Photo by Bonninstudio via Stocksy
Around the world, female migrant workers perform the bulk of domestic labor in households that are not their own—but their work is often invisible. An expert explains what would happen if these women did not exist.
Around the world, women leave behind ageing relatives, young children, and their partners to traverse huge distances in the hope of a better life—not for them, but for the people they bid goodbye. They work in apartments and hotels, family homes and offices. They care for the sick and elderly, they take children to school, they wash dirty linen, they prepare family meals. But for these female migrant workers, the labor they do is often invisible—hidden behind residential walls or in anonymous hotels and offices. And, as a result of their lack of visibility, these women are often vulnerable to financial and physical abuse.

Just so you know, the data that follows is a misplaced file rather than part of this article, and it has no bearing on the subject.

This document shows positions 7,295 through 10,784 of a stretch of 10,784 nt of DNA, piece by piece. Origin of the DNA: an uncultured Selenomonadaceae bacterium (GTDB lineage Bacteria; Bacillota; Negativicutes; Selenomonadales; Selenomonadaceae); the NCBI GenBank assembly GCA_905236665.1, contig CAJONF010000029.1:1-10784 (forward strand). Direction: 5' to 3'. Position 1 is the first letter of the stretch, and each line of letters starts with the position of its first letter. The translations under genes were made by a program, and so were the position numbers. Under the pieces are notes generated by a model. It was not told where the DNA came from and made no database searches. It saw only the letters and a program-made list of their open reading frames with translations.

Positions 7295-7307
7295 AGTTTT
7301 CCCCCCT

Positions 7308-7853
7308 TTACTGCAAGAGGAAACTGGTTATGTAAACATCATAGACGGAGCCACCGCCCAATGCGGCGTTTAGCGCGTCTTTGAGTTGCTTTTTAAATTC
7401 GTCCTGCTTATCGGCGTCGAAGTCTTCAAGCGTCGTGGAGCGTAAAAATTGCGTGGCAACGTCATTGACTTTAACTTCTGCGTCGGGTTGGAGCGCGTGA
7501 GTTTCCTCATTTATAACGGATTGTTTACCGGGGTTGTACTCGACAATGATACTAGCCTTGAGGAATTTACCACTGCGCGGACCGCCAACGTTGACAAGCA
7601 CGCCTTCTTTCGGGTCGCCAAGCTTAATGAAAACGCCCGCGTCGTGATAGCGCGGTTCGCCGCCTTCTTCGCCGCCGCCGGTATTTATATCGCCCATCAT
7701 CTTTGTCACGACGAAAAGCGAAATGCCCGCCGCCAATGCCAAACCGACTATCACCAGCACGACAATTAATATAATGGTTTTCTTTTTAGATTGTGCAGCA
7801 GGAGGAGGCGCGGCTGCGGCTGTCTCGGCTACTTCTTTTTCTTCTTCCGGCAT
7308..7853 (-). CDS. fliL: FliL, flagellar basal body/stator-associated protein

Female migrant workers (who overwhelmingly find employment in the domestic service or hospitality industries, which are reliant on their labor) support entire economies in their native countries and help educate whole generations of youth. Countries like the Philippines are the world's largest exporter of women—over 70 percent of Filipino migrant workers are female. But despite this, female migrant workers are often at the bottom of the socio-economic pile.